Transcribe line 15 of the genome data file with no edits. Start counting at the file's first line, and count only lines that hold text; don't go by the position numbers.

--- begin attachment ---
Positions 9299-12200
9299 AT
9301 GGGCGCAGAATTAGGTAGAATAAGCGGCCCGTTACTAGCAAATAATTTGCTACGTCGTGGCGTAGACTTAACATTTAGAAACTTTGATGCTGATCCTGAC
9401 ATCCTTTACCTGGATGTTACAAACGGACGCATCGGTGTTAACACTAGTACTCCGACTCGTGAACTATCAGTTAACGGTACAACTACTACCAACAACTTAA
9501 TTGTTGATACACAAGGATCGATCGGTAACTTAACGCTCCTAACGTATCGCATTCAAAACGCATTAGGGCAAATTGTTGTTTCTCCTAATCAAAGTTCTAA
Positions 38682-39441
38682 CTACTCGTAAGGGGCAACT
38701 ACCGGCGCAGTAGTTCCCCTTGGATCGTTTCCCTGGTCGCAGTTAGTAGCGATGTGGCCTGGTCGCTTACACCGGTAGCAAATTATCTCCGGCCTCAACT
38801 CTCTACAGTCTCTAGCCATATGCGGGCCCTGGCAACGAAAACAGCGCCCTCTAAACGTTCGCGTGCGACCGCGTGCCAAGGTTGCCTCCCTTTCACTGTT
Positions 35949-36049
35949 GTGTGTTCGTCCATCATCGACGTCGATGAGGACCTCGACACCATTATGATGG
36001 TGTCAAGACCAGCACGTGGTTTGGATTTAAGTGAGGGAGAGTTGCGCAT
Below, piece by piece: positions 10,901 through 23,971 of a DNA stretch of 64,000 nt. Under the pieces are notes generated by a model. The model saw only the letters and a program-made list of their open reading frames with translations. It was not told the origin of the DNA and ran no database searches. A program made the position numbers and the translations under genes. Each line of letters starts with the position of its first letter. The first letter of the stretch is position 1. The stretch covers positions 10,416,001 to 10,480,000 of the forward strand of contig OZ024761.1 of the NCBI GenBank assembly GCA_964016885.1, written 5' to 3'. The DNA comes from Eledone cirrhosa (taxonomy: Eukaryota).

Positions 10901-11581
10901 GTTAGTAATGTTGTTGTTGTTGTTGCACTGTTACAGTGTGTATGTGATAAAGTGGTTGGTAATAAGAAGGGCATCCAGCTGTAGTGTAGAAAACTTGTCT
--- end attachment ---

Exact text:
10901 GTTAGTAATGTTGTTGTTGTTGTTGCACTGTTACAGTGTGTATGTGATAAAGTGGTTGGTAATAAGAAGGGCATCCAGCTGTAGTGTAGAAAACTTGTCT